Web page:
Letters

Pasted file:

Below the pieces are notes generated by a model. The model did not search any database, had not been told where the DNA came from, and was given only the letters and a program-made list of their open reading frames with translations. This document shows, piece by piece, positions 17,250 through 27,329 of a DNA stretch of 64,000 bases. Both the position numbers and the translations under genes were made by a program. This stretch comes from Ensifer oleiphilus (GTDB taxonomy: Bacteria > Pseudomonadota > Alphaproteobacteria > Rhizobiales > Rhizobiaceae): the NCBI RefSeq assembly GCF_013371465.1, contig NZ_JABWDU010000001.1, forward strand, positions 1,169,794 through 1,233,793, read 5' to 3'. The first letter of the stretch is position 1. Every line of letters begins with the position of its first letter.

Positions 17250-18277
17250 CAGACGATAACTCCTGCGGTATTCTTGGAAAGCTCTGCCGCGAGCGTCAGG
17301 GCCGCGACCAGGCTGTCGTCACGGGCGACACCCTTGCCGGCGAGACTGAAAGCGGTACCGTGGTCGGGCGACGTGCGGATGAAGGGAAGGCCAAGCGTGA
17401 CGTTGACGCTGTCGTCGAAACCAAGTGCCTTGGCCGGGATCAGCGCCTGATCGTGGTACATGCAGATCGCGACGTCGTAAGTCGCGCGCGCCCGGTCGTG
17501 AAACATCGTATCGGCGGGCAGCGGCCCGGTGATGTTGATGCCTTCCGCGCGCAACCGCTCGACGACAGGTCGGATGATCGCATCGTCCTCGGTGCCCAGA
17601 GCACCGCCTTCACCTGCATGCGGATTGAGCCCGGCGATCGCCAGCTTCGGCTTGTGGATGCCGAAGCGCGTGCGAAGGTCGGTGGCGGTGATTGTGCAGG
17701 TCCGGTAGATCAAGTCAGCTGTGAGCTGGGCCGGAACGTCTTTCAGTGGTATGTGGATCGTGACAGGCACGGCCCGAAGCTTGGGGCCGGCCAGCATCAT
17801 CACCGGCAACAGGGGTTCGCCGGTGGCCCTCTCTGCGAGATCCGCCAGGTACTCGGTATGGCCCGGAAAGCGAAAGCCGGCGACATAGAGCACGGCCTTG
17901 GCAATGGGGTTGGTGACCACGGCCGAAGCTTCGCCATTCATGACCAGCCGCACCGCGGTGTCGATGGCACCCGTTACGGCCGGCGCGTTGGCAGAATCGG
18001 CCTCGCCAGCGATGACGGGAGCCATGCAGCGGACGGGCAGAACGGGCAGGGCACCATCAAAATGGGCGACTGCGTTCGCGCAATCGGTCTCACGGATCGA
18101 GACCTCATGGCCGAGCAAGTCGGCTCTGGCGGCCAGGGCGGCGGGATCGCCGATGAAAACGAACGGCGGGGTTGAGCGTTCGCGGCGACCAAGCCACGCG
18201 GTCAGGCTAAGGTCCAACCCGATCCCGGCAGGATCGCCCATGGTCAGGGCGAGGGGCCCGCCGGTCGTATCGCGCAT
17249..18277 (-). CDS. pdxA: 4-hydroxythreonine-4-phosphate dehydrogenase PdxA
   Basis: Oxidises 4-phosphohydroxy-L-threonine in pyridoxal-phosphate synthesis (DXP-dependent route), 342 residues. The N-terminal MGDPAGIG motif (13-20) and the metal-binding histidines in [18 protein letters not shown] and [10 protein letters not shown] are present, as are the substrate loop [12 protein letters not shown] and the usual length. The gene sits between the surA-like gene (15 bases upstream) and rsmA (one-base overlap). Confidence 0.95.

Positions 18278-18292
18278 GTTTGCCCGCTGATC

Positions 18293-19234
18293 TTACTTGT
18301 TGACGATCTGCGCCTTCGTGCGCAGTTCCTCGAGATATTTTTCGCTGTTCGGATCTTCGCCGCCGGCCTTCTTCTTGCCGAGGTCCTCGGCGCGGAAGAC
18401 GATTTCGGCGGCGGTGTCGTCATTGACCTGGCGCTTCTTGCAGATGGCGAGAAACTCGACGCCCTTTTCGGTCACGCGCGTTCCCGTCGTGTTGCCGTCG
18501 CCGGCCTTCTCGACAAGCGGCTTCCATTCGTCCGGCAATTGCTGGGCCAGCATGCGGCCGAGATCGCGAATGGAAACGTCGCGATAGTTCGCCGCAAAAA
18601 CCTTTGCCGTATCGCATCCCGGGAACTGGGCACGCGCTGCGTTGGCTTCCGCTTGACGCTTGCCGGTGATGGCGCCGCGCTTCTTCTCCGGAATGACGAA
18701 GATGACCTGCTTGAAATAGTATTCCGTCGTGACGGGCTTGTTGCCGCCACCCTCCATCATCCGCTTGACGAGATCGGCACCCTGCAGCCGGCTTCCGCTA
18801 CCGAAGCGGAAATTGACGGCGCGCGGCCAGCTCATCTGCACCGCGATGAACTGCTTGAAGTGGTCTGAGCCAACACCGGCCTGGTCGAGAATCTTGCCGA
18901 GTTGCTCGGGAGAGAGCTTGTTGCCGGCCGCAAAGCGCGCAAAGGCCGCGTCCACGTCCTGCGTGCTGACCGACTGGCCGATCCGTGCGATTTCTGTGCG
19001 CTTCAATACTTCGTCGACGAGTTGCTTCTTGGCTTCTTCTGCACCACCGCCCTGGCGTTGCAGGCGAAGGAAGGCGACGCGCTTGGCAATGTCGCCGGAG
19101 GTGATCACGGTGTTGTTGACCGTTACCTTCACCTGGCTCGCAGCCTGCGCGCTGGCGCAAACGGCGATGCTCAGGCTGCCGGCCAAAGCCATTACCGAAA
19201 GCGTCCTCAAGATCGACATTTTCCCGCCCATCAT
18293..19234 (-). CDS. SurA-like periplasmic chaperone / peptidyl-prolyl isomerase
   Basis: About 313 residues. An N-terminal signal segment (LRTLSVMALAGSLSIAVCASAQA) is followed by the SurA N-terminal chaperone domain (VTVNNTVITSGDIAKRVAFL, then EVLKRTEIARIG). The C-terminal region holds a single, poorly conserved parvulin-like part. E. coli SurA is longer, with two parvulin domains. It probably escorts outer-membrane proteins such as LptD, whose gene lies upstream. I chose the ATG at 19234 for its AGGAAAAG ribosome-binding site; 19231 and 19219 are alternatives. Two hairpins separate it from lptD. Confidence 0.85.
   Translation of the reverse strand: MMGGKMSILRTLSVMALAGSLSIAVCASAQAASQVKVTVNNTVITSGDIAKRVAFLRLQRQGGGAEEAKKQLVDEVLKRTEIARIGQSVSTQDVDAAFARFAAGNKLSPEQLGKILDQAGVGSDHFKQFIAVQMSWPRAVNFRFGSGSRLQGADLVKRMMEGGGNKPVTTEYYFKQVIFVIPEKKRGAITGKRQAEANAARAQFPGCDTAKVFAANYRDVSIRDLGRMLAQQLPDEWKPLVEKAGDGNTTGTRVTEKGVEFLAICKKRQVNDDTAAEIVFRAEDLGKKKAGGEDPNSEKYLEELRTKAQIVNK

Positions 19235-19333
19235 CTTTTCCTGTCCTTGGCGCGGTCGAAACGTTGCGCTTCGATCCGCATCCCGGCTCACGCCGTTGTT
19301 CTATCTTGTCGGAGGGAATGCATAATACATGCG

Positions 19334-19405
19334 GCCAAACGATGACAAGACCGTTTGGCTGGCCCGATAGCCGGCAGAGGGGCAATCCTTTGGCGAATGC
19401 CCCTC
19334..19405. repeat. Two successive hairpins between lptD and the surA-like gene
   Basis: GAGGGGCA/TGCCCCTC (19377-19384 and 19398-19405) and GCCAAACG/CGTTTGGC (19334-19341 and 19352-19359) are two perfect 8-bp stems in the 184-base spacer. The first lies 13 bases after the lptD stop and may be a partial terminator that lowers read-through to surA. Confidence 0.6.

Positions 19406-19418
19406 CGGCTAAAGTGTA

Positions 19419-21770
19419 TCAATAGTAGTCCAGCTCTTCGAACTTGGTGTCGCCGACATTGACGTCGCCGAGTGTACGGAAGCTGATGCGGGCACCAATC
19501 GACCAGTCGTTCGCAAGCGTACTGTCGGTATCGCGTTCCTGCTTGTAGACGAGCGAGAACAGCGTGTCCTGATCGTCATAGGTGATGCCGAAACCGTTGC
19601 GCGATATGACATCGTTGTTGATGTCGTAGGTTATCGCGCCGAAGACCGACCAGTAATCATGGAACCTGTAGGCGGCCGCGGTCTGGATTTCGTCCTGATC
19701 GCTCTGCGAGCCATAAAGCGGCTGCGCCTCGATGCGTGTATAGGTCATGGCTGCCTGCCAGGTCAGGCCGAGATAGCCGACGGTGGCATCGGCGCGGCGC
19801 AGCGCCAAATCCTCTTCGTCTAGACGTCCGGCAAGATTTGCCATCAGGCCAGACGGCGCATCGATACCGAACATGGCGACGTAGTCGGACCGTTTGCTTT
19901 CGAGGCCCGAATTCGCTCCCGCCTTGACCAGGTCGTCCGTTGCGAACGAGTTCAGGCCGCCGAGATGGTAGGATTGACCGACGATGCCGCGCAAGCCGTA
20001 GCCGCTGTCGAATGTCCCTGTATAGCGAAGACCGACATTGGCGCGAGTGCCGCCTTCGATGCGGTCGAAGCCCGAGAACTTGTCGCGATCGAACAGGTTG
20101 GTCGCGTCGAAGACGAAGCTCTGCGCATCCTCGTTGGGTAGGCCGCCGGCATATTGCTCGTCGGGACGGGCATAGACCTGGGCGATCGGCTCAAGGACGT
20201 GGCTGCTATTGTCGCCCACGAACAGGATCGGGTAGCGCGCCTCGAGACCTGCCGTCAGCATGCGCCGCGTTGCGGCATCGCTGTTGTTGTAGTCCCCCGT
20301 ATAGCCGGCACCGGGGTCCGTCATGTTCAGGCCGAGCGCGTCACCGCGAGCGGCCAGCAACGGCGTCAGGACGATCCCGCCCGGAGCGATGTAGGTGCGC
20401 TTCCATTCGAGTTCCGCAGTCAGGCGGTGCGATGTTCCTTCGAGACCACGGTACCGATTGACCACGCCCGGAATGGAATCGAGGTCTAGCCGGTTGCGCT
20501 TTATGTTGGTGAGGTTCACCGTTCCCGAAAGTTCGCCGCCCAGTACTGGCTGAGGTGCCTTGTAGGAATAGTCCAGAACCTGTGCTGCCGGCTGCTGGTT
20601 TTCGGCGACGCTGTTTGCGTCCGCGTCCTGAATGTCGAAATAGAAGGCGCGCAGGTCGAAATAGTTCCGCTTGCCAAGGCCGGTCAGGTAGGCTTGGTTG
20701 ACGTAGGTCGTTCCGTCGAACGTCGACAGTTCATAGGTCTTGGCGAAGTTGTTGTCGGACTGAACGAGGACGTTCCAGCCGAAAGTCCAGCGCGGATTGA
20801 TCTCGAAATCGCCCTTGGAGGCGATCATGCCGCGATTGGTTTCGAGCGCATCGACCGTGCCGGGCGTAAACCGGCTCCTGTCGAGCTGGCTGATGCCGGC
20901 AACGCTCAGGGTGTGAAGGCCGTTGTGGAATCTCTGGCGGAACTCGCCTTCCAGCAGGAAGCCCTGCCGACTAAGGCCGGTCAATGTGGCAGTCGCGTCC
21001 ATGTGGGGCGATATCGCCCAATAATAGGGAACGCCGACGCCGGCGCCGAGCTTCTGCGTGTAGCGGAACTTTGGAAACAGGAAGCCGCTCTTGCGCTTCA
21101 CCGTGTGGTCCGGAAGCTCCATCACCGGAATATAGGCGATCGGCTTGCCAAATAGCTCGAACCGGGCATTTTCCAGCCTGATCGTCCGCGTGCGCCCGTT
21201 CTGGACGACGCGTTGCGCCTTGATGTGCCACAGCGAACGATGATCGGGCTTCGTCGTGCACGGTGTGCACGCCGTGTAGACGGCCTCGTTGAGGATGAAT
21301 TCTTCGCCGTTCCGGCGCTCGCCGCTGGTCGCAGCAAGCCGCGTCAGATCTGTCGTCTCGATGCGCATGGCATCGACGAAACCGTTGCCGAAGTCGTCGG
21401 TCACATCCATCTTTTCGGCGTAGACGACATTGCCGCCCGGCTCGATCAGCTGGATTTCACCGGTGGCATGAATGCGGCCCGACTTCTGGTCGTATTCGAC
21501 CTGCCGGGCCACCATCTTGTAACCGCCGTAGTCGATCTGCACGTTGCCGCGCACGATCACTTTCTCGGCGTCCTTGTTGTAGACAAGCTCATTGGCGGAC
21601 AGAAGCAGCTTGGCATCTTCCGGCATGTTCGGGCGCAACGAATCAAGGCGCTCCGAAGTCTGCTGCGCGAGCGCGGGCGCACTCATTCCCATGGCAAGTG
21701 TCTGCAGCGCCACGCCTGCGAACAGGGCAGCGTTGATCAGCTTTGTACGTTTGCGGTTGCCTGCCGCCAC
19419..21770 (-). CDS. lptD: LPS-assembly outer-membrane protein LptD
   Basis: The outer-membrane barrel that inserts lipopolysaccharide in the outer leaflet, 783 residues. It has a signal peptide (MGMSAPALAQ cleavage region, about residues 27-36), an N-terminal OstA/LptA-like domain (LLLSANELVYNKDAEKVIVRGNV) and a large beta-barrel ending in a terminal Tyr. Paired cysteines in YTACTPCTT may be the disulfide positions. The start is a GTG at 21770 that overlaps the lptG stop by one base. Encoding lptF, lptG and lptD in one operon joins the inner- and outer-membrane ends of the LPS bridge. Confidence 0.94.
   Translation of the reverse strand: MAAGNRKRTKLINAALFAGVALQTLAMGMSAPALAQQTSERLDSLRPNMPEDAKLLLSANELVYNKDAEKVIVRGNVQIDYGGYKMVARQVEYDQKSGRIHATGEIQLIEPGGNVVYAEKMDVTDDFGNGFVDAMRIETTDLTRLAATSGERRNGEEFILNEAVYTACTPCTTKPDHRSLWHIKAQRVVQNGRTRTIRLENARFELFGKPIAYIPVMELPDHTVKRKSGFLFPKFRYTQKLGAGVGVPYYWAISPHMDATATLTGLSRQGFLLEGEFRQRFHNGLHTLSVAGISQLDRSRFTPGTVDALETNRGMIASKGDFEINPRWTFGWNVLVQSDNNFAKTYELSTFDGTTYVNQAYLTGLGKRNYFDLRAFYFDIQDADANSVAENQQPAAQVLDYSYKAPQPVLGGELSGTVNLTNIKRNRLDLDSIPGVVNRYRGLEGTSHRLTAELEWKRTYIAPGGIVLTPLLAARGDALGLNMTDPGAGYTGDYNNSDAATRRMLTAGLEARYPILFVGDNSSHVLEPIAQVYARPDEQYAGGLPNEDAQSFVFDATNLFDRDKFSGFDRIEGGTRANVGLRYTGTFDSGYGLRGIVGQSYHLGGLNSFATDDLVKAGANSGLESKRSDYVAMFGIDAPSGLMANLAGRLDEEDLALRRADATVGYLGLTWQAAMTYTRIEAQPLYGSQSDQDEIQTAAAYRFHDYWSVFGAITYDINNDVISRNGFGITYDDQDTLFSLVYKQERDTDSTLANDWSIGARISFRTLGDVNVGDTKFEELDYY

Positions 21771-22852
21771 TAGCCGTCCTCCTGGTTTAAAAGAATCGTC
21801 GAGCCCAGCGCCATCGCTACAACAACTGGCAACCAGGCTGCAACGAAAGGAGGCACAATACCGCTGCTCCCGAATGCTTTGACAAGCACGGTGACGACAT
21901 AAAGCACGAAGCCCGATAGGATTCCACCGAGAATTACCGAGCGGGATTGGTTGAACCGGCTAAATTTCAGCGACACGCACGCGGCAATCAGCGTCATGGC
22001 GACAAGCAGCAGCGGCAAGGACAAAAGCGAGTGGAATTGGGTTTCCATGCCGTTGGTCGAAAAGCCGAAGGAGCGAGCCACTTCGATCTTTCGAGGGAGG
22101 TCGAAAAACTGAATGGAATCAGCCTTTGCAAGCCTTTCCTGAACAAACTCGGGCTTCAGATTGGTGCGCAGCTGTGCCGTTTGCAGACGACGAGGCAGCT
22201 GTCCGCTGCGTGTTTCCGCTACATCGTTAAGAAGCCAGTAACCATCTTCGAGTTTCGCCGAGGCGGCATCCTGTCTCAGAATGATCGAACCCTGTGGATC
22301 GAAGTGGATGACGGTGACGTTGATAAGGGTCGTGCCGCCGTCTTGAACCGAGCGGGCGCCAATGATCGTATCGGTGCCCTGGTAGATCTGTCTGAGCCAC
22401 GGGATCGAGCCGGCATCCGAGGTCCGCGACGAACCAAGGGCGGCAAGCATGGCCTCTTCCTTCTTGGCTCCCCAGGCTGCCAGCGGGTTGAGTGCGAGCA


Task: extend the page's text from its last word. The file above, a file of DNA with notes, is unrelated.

first_imgLettersOn 25 Sep 2001 in Personnel Today Comments are closed. This week’s lettersLetter of the weekFeedback data can be skewed We applaud the Pret à Manger initiative to manage its 360-degree feedbacksystem electronically (News, 11 September). Collection and analysis of feedbackis a painful part of the process. Your article also states that the company has removed the cost of externalconsultants to analyse the results. We wonder therefore who is administeringthe feedback sessions – if anyone – or whether they are being deliveredelectronically? Our experience, having fed back hundreds of such questionnaires, is that theway in which feedback is delivered is a sensitive but critical area. Often thehard data does not reveal the whole picture and if not carefully interpretedcan actually be misleading. Many times we have seen results skewed by theresponses of just one person, or by the scores against specific questions thatseem “out of sync” with other questions under the samebehaviour/competency. Our consultants use a two-stage process. After presenting the data and overalltrends at an initial one-to-one interview, our consultants encourageindividuals (after some coaching) to go back and seek face-to-face feedbackfrom a few contributors. Their focus when seeking verbal feedback in this wayis “how do you want me to be?” These responses are then shared at asecond meeting with our consultants two weeks later, at which time a veryfocused personal development plan (populated with specific learning resourcesand assignments) is drawn up. It is no accident that our consultants are, at very least, occupationalpsychologists and usually practising psychotherapists, as these sessions oftenraise many issues relating to the individual’s psyche and their life ingeneral. While we accept that the process is necessarily time consuming and notinexpensive, we ask clients, “What do you want? To take cost out of yourdevelopment processes or changed behaviour?” Colin Newbold Partner, The Learning Curve A smoke screen over daily abuse I laughed aloud reading about the Drink, Drugs and Work Don’t Mix surveycarried out by Personnel Today (7 August). Isn’t it ironic that a third of firms are “considering testing theirstaff for substance abuse” when by using their eyes and looking out of thewindow, they can see the manifestation of dependence on the most addictive drugin society. Yes, I’m talking about the ever-present huddle of smokers outsidethe company’s main entrance! It never ceases to amaze me, the millions of pounds that are spent massaginga corporate public image, and when I turn up to see my clients, the first thingI see is a huddle of smokers and a blue cloud of cigarette smoke that I have towalk through to effect an entrance into the building. Nicotine addiction is sowidespread, we consider smoking as normal or even “natural”. My organisation, Allen Carr’s Easyway, has carried out studies that suggestan organisation loses the equivalent of 15 days’ productivity each year, foreach member of staff who takes cigarette breaks away from their work area. Andthat fails to take into account the well-documented higher absenteeism ratesamong smokers. Rob Groves Managing director, Easyway Manchester Disabled show great dedication I was interested to read the recent article about staff turnover rates incall centres. One company that has embraced this issue in a positive way isCentrica (formally British Gas). At a recently opened call centre it set aside50 jobs for disabled people and the carers of disabled people. Adopting an approach called Project Lead Recruitment, it has successfullyachieved its objective. Also, after 18 months of operation, the levels ofsickness among disabled employees have been significantly less than theircolleagues and there is a noticeable reduction in staff turnover. Not only this, but the company also reports an increased sense of motivationand team spirit among other colleagues. It is simply a better place to work. Some of those disabled people employed originally have now taken upsupervisory, team leader and management roles. One couple were taken on via an arrangementwhere one, a severely disabled person, was employed alongside his partner. Thismeant they could share their working hours and care assistance could beprovided to the disabled employee while at work. They are highly unlikely to move to another employer. If anybody is interested in the Project Lead Approach to recruiting disabledpeople please contact Stephen Duckworth at www.disabilitymatters.comStephen Duckworth Chief executive, Disability Matters Previous Article Next Article Related posts:No related photos.last_img read more